Is corruption in China “out of control”? A comparison with the US in historical perspective
This paper compares corruption in China over the past 15years with corruption in the US between 1870 and 1930, periods that are roughly comparable in terms of real income per capita. Corruption indicators for both countries and both periods are constructed by tracking corruption news in prominent US newspapers. Several robustness checks confirm the reliability of the constructed corruption indices for both countries. The comparison indicates that corruption in the US in the early 1870s, when its real income per capita was about $2800 (in 2005 dollars), was 7–9 times higher than China’s corruption level in 1996, the corresponding year in terms of income per capita. By the time the US reached $7500 in 1928, approximately equivalent to China’s real income per capita in 2009, corruption was similar in both countries. The findings imply that, while corruption in China is an issue that merits attention, it is not at alarmingly high levels, compared to the US historical experience. In addition, the paper articulates a theoretical framework within which the relationship between corruption and economic development can be understood. The model is used to explain the “life-cycle” of corruption in the development process–rising at the early stages of development, and declining after modernization has taken place. Hence, as China continues its development process, corruption will likely decline.
If you experience problems downloading a file, check if you have the proper application to view it first. In case of further problems read the IDEAS help page. Note that these files are not on the IDEAS site. Please be patient as the files may be large.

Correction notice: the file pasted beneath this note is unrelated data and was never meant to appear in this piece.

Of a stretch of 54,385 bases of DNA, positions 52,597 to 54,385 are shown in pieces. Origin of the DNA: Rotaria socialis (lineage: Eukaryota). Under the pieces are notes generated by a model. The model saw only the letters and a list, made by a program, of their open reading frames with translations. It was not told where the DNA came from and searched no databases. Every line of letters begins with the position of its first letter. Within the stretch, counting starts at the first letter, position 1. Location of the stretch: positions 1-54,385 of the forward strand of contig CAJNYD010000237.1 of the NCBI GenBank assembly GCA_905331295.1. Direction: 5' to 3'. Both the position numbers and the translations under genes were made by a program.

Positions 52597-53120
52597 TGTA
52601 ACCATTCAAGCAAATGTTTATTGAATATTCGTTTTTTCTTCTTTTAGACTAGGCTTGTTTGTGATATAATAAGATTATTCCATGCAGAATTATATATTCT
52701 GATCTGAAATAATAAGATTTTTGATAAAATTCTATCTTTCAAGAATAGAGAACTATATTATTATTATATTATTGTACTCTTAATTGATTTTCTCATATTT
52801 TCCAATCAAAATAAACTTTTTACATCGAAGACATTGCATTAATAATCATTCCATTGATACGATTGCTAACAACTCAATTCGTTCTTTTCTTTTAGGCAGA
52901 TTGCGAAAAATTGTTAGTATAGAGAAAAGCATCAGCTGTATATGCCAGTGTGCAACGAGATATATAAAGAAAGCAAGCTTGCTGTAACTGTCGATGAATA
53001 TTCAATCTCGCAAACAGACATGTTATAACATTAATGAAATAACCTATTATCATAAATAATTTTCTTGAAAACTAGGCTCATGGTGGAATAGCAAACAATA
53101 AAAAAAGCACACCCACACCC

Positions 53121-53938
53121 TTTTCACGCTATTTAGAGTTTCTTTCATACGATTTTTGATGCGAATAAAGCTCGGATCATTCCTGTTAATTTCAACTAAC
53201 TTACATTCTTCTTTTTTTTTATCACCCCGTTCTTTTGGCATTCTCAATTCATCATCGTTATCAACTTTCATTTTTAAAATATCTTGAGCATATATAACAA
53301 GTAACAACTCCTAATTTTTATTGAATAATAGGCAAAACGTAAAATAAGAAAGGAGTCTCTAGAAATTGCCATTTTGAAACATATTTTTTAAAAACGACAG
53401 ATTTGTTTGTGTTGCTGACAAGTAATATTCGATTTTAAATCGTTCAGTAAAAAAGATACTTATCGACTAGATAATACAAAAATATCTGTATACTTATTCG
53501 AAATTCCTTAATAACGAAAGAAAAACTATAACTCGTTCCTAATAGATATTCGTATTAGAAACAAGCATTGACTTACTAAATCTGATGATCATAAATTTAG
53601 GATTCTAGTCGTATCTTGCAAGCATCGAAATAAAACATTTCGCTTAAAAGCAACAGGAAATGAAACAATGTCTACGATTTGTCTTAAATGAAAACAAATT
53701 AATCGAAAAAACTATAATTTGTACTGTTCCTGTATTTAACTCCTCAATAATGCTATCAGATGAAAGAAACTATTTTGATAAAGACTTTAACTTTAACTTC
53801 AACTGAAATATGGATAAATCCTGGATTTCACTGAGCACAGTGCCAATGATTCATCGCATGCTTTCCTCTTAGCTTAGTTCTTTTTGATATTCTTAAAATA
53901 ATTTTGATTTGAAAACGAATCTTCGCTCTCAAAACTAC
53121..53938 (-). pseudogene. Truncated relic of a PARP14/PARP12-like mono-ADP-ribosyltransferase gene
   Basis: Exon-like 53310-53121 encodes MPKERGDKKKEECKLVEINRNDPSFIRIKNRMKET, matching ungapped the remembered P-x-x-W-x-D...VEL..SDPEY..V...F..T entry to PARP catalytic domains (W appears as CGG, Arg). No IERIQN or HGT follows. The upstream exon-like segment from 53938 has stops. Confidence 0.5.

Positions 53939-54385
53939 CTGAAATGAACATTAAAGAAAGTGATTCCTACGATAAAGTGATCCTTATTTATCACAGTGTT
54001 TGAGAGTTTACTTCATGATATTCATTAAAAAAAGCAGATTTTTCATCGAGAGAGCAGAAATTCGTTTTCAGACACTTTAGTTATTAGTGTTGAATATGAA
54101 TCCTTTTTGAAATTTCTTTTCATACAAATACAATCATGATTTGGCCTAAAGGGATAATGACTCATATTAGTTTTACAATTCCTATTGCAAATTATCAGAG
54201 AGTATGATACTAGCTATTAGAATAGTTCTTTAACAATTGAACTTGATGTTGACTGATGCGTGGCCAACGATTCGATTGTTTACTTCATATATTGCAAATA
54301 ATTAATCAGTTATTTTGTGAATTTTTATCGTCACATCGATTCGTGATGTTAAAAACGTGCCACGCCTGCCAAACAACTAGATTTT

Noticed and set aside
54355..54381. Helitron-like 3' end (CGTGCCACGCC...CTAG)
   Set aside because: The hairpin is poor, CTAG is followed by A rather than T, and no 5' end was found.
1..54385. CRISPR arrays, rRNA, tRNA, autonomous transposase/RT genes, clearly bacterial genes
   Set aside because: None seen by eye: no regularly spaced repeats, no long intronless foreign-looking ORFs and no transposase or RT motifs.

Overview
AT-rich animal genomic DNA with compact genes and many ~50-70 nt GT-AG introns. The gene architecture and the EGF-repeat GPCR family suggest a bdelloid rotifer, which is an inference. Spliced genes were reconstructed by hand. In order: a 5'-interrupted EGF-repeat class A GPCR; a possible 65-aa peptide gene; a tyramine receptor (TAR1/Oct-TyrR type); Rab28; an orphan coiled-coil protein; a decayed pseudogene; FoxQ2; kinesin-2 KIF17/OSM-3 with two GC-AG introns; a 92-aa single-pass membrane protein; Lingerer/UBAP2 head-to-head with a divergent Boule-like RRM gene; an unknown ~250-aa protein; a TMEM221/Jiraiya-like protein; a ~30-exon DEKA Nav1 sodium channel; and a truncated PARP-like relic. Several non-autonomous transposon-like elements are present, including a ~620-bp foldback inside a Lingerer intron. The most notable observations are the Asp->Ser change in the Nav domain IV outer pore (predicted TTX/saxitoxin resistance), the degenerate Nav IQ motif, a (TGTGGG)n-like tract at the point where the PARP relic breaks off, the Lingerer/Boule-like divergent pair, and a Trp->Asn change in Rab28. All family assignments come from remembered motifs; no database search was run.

As the access to this document is restricted, you may want to look for a different version under "Related research" (further below) or search for a different version of it.
References listed on IDEAS
Please report citation or reference errors to , or , if you are the registered author of the cited work, log in to your RePEc Author Service profile, click on "citations" and make appropriate adjustments.:
- Keith Blackburn & Niloy Bose & M. Emranul Haque, 2010.
"Endogenous corruption in economic development,"
Journal of Economic Studies,
Emerald Group Publishing, vol. 37(1), pages 4-25, January.
- K Blackburn & N Bose & M E Haque, 2002. "Endogenous Corruption in Economic Development," Centre for Growth and Business Cycle Research Discussion Paper Series 22, Economics, The Univeristy of Manchester.
- K Blackburn & N Bose & M E Haque, 2003. "Endogenous Corruption in Economic Development," The School of Economics Discussion Paper Series 0302, Economics, The University of Manchester.
- John Mcmillan & Pablo Zoido, 2004.
"How to Subvert Democracy: Montesinos in Peru,"
Journal of Economic Perspectives,
American Economic Association, vol. 18(4), pages 69-92, Fall.
- John McMillan & Pablo Zoido, 2004. "How to Subvert Democracy: Montesinos in Peru," Discussion Papers 03-030, Stanford Institute for Economic Policy Research.
- McMillan, John & Zoido, Pablo, 2004. "How to Subvert Democracy: Montesinos in Peru," Research Papers 1851r, Stanford University, Graduate School of Business.
- John McMillan & Pablo Zoido, 2004. "How to Subvert Democracy: Montesinos in Peru," CESifo Working Paper Series 1173, CESifo Group Munich.
- McMillan, John & Zoido, Paolo, 2004. "How to Subvert Democracy: Montesinos in Peru," CEPR Discussion Papers 4361, C.E.P.R. Discussion Papers.
- Gérard Roland, 2004.
"Transition and Economics: Politics, Markets, and Firms,"
MIT Press Books,
The MIT Press,
edition 1, volume 1, number 026268148x, June.
- Gérard Roland, 2000. "Transition and Economics: Politics, Markets, and Firms," MIT Press Books, The MIT Press, edition 1, volume 1, number 0262182033, June.
- Shang-Jin Wei, 1997.
"How Taxing is Corruption on International Investors?,"
NBER Working Papers
6030, National Bureau of Economic Research, Inc.
- Shang-Jin Wei, 2000. "How Taxing is Corruption on International Investors?," The Review of Economics and Statistics, MIT Press, vol. 82(1), pages 1-11, February.